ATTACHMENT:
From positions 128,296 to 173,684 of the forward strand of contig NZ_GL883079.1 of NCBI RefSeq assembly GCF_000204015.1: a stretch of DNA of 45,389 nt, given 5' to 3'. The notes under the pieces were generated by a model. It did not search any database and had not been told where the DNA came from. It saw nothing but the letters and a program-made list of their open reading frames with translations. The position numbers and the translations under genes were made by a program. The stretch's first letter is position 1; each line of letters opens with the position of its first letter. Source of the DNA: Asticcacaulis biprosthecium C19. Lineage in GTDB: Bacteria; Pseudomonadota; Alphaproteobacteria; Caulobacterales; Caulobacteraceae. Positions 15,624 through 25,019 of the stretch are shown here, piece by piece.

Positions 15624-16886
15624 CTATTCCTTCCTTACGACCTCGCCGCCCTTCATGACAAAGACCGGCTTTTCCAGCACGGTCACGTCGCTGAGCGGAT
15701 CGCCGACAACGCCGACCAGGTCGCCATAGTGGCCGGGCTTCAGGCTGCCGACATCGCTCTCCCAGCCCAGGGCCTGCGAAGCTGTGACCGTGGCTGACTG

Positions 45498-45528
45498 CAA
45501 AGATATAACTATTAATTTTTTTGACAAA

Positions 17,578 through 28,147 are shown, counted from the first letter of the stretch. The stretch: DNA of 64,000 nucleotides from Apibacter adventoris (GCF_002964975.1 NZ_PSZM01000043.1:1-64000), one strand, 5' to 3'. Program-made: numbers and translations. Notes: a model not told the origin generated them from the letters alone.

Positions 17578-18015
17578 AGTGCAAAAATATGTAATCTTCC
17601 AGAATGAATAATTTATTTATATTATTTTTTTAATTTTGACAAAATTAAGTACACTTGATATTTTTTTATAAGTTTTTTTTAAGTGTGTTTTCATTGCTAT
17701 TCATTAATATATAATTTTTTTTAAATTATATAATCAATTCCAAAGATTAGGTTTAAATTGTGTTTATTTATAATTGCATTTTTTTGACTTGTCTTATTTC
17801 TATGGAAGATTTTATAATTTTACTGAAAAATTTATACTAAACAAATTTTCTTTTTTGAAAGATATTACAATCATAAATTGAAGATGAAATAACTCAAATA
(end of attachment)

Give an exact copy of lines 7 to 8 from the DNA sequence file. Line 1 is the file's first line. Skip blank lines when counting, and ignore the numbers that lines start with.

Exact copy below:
45501 AGATATAACTATTAATTTTTTTGACAAA

Positions 17,578 through 28,147 are shown, counted from the first letter of the stretch. The stretch: DNA of 64,000 nucleotides from Apibacter adventoris (GCF_002964975.1 NZ_PSZM01000043.1:1-64000), one strand, 5' to 3'. Program-made: numbers and translations. Notes: a model not told the origin generated them from the letters alone.